Algoma-7594

Capturing the Algoma Landscape

Updated: By Rob Stimpson

Our world is huge, we can’t travel everywhere but the choices we do make are for our personal likes of that destination. The wanderings we embark on can take us to places so we can discover and experience the many facets these different regions offer. Our journeys sometimes take us to places that for the most part, we may never visit again. On these trips, one wants to document where we have been and capture a sense of place in the destination. The camera then becomes our voice through visual interpretation of the landscape.

My world is about creating, not taking but making images with my camera. One place that I visit time and time again is Algoma Country. Hiking the coastal trail along Lake Superior’s rugged coast, paddling the big lake or taking in one of the many hiking trails that dot the landscape.

I find when photographing landscapes like Algoma, you have to take the time to absorb what you are seeing. What does one do when you are faced with doing justice to this immense land artistically? The reality of the situation is when we arrive, we are more prone to documenting rather than capturing the landscape in an artistic manner. The visual information can overwhelm us especially with the world’s largest freshwater lake in front of our camera. The big question is, how much information does one include in their images; or what is the narrative or story you want to express.

A good place to start is at Naturally Superior Adventures, Rock Island Lodge. This is a very familiar landscape as I ran the Gales of November for many years here. The Michipicoten River empties into Superior here, as well there is a long beach that is part of Michipicoten Post Provincial Park.

The first image I want to share is a fall sunrise over the Michipicoten River. What caught my eye was how the clouds and forest framed the morning light and the colour of the river was also the same as the overhead clouds. Another factor is the blue and orange colours which are complementary helping to give a harmonizing feel. I exposed the image for around 10 seconds, allowing the clouds to move to provide a painterly effect.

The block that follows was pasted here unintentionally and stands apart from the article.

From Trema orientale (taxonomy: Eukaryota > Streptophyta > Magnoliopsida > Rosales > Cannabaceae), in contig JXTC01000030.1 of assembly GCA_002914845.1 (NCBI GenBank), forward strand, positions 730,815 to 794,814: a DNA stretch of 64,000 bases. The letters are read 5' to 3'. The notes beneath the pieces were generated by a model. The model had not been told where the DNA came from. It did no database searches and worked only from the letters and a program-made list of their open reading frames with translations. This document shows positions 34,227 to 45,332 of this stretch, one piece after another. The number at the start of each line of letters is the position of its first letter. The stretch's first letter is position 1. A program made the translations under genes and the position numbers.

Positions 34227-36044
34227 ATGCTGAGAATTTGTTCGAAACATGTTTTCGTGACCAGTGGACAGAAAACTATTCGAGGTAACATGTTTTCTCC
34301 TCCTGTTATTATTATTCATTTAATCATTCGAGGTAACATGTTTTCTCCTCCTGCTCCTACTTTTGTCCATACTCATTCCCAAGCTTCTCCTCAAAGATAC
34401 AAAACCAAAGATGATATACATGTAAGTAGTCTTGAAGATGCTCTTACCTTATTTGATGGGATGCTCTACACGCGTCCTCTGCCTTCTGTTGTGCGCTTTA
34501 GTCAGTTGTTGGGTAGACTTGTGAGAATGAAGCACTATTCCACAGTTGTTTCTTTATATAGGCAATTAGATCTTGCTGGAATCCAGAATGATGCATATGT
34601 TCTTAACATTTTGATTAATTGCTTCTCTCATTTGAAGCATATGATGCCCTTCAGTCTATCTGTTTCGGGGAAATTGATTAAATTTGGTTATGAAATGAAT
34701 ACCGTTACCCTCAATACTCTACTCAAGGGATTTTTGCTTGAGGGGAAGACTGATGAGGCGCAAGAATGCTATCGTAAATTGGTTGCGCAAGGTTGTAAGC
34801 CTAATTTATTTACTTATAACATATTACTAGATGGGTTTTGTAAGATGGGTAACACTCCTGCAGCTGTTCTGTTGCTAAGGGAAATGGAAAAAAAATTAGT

Photo: Rob Stimpson

The next image is the Magpie River, a short hike from Michipicoten Harbour Road. It is on the other side of the bridge heading towards the lake. Here I wanted to emphasize the movement of the river and capture the textures of rocks and the mosses. This was done on a tripod with a 24 – 70 mm lens. I dropped my ISO to 50, set my aperture at 16 with an exposure of around 15 seconds. The overcast day with its soft light helped keep the contrast down. The water now looks like it has a motor churning it up with the current looking like a spiral.

Photo: Rob Stimpson

Getting people to pose in your images can add a nice element. It can promote a feeling of safety, or I want to be there. If you are in control of the scene, having people wear certain types of clothing can also help immensely. This image, with the man in the red jacket, moves the eye quickly to where he is standing. Red is a powerful colour in outdoor photography. Add some secondary elements like clouds, time of day and the lake itself creates a nice emotion. The triangle shape of rock in the foreground adds energy to the image as the left side has the leading line taking you to the subject, which all adds up to a pleasing image.

Stimpson_Rob_Lake-Superior_NSA
Photo: Rob Stimpson

Another way to capture images is by watching for lines that lead the viewer into the image. This photograph was captured in Sandy Beach. The lights and darks of the way the wind has manipulated the sand help us look into the image. This gives the image a 3-dimensional effect adding depth. The animal tracks in mid-ground help break up the lines. On a colour note, we have 2 complementary colour schemes at work here. The reds of the mountain ash with the greens of the spruce tree; add in the blue of the sky with the orange of the sand makes the image work.

Photo: Rob Stimpson

Having a “toolbox” full of technical and creative skills is important, but one of the most effective ways to tell a story is to have relevant content. You need to put yourself in situations where pictures will be happening in front of you. It may sound like a no-brainer, but if you consciously put yourself in the right place at the right time you will come back with more effective images. Show up early and stay late to sunrises, sunsets etc while shooting. Remember images that resonate with people evoke a feeling, whether it be a feeling of happiness, shock, or humour.

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About Rob Stimpson

Rob is an internationally published, award-winning photographer best known for capturing the wilds of the Canadian outdoors. In addition to teaching photography at Fleming College and doing workshops, Rob’s work can be seen on Ontario Parks, Ontario Tourism & Parks Canada web-based and print publications. With covid he is teaching and doing his talks over zoom as well his gallery is open with social distancing protocol.

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